Jimmy Butler put up 17 points and 10 rebounds as the Heat advanced.

 

Bledsoe struggles

It was a tough outing for Milwaukee's Eric Bledsoe. In 36 minutes of action, he made just two of his 12 field shots and was one of four from beyond the arc for nine points.

Eric Gordon had 10 points but on two-of-nine shooting from the field, while he converted just two of six three-point attempts.

 

Raptors face Celtics

The Boston Celtics can secure their spot in the Eastern Conference finals by beating defending champions the Toronto Raptors in Game 6 on Wednesday. They lead 3-2.

Giannis Antetokounmpo wanted to play in Game 5 against the Miami Heat, but Mike Budenholzer said there was no way the Milwaukee Bucks were going to risk their star.

Without Antetokounmpo (ankle), the Bucks bowed out of the NBA playoffs in the Eastern Conference semi-finals after a 103-94 loss to the Heat sealed a 4-1 series defeat on Tuesday.

The reigning NBA MVP was ruled out just before the game, but Bucks head coach Budenholzer said Antetokounmpo wanted to play.

"Giannis always wants to play, he's never going to pull himself and there was a plan today," he told a news conference.

"We had to look and put our heads together and listen to Giannis, but listen to our sports performance group led by Troy Flanagan and ultimately Jon Horst is our GM and myself and we couldn't let Giannis go out there. He's not ready, he's not healthy [and] we can't put him at risk.

"Giannis would always play, he wants to be there for his team-mates so really, really hard for Giannis, but I think it was pretty clear from everybody's, probably except for his, perspective what needed to happen."

The playoff exit was a disappointing finish to the campaign for the Bucks, who finished the regular season with the best record at 56-17.

Milwaukee also led the protests that saw the playoffs postponed last month as they called for justice for Jacob Blake, who was shot by police in Wisconsin.

Budenholzer was emotional when speaking about his players, saying: "I think what the team stands for and I think the character, the humanity to stand and be on the right side of history like we did led by George [Hill] and Sterling [Brown] and that was emotional and it's such a great group.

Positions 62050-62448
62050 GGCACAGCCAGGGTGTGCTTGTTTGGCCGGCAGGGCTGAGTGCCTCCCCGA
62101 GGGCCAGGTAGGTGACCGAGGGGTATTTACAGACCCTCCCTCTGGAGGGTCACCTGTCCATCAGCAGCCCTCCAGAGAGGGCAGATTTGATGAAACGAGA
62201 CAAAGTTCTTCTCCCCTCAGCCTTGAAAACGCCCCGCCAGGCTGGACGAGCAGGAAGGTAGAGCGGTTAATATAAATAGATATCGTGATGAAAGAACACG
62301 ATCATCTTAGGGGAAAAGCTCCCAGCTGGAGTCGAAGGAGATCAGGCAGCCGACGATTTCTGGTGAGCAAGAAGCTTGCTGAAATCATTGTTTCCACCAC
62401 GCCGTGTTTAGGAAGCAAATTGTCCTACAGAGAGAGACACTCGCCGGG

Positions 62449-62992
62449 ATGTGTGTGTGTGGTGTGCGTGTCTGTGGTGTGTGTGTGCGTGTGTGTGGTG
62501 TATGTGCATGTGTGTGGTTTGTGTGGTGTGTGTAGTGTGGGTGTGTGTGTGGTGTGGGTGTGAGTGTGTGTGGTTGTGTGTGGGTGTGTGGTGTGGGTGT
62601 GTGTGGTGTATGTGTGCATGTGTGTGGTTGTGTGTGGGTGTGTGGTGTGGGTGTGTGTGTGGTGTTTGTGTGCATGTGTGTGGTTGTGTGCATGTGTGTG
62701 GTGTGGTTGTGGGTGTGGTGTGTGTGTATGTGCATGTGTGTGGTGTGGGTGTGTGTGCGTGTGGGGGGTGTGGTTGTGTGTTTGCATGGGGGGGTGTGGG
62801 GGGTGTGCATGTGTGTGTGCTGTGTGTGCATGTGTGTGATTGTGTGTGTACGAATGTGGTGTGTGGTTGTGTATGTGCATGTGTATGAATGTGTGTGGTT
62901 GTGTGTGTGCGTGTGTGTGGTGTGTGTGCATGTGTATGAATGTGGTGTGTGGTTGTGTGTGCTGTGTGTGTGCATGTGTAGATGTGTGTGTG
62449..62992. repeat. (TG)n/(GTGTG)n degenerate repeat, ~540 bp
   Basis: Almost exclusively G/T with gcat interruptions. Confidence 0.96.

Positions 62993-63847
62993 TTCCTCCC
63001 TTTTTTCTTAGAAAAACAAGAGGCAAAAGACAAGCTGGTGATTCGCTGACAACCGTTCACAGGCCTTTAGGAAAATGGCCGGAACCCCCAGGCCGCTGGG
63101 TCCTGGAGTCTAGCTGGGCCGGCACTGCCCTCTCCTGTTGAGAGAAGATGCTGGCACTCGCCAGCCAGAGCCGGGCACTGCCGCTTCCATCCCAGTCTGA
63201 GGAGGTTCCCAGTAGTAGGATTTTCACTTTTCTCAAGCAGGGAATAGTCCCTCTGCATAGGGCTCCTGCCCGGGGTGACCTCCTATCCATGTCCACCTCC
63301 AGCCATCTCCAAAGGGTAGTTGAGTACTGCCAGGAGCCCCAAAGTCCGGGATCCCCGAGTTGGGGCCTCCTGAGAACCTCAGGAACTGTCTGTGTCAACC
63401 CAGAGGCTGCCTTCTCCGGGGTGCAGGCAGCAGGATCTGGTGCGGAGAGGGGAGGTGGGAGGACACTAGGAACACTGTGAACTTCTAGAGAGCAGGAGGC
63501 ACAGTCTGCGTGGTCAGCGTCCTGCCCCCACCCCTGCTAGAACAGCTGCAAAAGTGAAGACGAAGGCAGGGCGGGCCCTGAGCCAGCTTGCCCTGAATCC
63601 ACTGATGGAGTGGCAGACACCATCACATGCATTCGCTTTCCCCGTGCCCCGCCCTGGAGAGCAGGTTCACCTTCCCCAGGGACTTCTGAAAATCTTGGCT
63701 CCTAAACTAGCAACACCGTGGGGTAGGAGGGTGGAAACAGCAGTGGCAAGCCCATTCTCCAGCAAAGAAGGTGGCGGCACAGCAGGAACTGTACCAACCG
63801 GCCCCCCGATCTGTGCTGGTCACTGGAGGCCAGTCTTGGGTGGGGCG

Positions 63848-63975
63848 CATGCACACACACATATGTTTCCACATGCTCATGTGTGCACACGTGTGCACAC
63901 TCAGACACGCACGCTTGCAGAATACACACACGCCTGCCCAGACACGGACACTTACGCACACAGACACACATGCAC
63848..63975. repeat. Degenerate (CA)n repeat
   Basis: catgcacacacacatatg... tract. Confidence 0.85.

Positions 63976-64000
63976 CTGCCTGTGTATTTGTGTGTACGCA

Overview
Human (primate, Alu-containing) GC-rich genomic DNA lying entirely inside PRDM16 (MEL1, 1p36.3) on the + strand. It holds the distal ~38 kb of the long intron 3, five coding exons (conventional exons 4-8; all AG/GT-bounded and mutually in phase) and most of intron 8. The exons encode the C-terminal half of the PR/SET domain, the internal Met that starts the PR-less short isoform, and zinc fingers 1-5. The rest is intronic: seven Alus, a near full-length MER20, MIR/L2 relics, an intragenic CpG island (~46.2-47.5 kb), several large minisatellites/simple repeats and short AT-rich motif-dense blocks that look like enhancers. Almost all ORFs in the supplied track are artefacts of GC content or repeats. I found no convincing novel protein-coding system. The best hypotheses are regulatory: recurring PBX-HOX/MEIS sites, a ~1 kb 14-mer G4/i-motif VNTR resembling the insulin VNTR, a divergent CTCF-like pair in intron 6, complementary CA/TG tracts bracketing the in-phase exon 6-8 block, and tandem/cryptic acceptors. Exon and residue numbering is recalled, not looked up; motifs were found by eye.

"Winning is important, we had high expectations starting the season, throughout the season, coming here, you always want to realise those expectations. But the relationships, the character, what this group did, I think it would be great if you could have both, but I think if you're going to choose one, I'd like to be with guys who had character and stand for something."

Jimmy Butler feels the Miami Heat eased up after Giannis Antetokounmpo was forced off injured as the Milwaukee Bucks staved off NBA playoff elimination with a 118-115 overtime win on Sunday.

Antetokounmpo was cleared to play late in the day having suffered an ankle sprain in Game 3 of the series, but he appeared to be moving well in the warm-up.

He was sent tumbling by Heat forward Andre Iguodala in the second quarter of Game 4, instantly clutching his ankle after he was left in a heap.

Although the NBA's reigning MVP managed to come back on for a pair of free throws, Antetokounmpo went off again straight after, with the Bucks ruling him out at half-time.

Despite such a blow, the Bucks went on to seal an overtime victory that keeps them alive in the series, having lost each of their first three clashes, and the Heat's Butler thinks they underestimated their opponents once Antetokounmpo had gone.

"Well, it shouldn't affect ours, but I think that we relaxed a little bit," the All-Star said when asked if Antetokounmpo's exit impacted the Heat's mentality.

"We stopped playing basketball the right way. We stopped guarding. We stopped living by our defensive principles. We weren't getting 50-50 balls. We were getting out-rebounded. It was just all bad."

Bam Adebayo added: "I feel like we played like we were up 3-0. That's not giving enough effort, not sacrificing our body, and we ended up losing because we were up 3-0.

"They're a good team, so at the end of the day, we should have played like we were in Game 1, Game 2 and Game 3 ... I feel like we didn't play a maximum effort the whole game."

Khris Middleton became the Bucks' inspiration in Antetokounmpo's absence, ending up with 36 points, eight assists and eight rebounds in 48 minutes on court, while he also sealed the victory with 6.9 seconds left of overtime with a three-pointer.

But he focused on the Greek star, lauding him for even getting on court in the first place.

"We know he was laying it out on the line out there for us," he said.